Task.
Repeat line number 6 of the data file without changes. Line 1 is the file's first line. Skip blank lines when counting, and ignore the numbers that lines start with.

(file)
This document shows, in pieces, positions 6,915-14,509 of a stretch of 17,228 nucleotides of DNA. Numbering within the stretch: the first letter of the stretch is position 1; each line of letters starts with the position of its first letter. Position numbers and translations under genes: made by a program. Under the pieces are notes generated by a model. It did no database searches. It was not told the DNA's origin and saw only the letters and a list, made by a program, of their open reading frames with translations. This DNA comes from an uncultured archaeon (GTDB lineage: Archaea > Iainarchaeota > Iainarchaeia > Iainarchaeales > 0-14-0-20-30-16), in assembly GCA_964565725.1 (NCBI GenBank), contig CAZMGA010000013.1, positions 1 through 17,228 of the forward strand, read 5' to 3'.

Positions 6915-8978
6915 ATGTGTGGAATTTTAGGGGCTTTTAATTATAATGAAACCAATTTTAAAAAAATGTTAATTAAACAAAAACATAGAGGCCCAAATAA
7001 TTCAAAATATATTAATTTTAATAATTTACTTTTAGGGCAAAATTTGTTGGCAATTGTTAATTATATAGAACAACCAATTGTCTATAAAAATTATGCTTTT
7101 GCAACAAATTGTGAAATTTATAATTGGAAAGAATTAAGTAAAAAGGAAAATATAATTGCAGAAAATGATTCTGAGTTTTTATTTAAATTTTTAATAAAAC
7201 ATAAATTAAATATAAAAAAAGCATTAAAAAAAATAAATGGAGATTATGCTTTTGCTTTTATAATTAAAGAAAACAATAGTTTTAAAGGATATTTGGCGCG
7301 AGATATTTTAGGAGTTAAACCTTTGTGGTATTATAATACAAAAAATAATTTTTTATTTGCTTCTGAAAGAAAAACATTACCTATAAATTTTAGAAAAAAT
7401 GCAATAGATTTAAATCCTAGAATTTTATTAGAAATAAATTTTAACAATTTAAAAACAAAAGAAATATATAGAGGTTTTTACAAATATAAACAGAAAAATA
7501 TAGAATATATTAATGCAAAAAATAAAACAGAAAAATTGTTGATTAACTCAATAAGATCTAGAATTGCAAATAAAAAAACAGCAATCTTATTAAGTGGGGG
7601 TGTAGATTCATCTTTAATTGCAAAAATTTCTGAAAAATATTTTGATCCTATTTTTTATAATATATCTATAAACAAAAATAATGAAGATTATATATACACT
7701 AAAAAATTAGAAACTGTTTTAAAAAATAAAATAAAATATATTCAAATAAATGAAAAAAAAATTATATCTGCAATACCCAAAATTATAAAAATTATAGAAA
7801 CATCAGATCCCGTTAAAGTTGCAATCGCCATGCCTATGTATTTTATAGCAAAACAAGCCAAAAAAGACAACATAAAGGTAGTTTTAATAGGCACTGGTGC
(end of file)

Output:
7201 ATAAATTAAATATAAAAAAAGCATTAAAAAAAATAAATGGAGATTATGCTTTTGCTTTTATAATTAAAGAAAACAATAGTTTTAAAGGATATTTGGCGCG